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      Functional Analysis of an Established Mouse Vascular Endothelial Cell Line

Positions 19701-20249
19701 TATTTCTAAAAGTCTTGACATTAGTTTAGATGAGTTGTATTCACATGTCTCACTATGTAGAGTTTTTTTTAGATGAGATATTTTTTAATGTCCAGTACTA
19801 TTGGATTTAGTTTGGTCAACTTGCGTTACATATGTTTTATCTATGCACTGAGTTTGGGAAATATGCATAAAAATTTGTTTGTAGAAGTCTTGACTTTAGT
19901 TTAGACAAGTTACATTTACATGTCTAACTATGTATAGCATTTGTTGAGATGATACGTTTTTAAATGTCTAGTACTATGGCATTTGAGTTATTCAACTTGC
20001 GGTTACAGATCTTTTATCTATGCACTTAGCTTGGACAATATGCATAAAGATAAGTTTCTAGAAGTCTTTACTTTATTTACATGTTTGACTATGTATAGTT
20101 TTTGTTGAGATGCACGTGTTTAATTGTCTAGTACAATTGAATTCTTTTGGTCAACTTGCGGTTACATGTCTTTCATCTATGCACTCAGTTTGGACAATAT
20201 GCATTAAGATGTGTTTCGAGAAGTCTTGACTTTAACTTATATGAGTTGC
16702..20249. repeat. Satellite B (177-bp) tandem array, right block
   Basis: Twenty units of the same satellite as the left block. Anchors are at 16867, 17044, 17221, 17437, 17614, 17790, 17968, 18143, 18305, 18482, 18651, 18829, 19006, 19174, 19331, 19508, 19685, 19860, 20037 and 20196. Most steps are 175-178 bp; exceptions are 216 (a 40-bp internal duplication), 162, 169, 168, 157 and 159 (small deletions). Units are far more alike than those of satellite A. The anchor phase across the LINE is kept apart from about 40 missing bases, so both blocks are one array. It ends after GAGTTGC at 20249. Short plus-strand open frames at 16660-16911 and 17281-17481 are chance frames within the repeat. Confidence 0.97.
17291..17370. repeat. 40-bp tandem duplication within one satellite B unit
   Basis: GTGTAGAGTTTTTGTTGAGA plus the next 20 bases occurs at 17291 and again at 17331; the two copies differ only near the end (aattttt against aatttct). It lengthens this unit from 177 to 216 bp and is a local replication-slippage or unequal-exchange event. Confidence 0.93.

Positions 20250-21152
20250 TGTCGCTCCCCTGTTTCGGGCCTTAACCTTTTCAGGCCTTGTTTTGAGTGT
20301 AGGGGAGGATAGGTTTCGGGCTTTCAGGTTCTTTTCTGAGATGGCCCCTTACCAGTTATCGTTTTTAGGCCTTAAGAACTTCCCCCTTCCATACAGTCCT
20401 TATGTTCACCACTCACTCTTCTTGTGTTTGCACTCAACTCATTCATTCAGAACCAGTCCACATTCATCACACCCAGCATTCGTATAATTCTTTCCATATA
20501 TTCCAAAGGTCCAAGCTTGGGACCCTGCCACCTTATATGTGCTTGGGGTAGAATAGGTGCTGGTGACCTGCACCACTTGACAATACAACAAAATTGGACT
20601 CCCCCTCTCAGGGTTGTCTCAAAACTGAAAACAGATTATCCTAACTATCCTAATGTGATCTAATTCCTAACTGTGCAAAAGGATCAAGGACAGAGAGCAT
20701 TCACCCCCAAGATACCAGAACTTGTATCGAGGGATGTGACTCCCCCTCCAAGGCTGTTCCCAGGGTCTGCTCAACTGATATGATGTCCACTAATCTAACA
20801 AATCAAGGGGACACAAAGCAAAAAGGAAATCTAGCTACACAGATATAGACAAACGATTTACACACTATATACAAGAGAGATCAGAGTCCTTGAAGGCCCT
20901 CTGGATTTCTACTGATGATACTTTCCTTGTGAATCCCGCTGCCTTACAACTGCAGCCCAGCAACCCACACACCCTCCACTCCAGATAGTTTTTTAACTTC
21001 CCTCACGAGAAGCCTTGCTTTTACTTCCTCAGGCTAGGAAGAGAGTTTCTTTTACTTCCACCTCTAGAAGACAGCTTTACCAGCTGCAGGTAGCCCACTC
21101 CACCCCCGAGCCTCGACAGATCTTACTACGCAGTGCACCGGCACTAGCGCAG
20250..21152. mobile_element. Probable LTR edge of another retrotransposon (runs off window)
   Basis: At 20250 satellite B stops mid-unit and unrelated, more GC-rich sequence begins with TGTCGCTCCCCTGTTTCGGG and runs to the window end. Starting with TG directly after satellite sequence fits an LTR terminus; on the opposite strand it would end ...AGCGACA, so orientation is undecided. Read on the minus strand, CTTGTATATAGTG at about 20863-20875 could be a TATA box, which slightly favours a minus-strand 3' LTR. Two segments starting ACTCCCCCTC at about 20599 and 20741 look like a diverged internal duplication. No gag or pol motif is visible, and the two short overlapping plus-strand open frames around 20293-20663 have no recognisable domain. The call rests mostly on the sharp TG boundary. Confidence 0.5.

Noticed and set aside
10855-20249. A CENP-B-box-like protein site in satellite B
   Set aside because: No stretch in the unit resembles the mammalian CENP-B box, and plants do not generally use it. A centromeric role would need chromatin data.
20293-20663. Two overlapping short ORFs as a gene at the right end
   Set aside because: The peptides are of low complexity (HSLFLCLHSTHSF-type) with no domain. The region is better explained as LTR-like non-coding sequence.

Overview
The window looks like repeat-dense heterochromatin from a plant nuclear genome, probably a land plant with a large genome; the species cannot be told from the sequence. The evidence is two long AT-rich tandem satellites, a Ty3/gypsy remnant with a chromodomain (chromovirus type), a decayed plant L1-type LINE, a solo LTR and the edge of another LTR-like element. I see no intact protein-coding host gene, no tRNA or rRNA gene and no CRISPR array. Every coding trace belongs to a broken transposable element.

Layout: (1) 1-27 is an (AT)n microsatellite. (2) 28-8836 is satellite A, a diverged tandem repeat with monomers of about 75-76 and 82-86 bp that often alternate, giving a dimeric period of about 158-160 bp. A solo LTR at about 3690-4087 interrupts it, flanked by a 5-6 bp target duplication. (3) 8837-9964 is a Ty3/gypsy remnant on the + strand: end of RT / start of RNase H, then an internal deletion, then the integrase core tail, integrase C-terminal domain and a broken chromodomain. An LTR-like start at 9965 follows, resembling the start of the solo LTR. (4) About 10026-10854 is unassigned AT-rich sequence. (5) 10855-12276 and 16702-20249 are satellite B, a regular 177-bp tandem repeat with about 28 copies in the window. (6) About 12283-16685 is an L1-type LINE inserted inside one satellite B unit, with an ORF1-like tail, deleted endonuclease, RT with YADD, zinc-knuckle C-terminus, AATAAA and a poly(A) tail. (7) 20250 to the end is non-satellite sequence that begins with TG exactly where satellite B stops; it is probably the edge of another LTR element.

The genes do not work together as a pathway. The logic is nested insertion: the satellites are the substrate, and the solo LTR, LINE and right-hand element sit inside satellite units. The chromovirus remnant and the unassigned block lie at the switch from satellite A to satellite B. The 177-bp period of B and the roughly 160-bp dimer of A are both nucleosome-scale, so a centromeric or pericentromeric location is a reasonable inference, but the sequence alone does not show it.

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          Background: In vitrostudies using cell lines are useful for the understanding of cellular mechanisms. The purpose of our study is to develop a new immortalized aortic vascular endothelial cell (EC) line that retains endothelial characteristics and can facilitate the study of ECs. Methods: A mouse aortic vascular EC line (MAEC) was established from p53-deficient mouse aorta and cultured for over 100 passages. The expression of endothelial markers was assessed, and the function of this cell line was analyzed by tube formation and binding assays. Results: MAEC retained many endothelial properties such as cobblestone appearance, contact-inhibited growth, active uptake of acetylated low-density lipoprotein, existence of Weibel-Palade bodies and several EC markers. MAECs exhibited tube formation activity both in vitro and in vivo. Furthermore, crucially, tumor necrosis factor α, an inflammatory cytokine, promoted lymphocyte adhesion to MAECs, suggesting that MAECs may facilitate the study of atherosclerosis and local inflammatory reactions in vitro. Conclusion: We describe the morphological and cell biological characteristics of MAEC, providing strong evidence that it retained endothelial properties. This novel cell line can be a useful tool for studying the biology of ECs.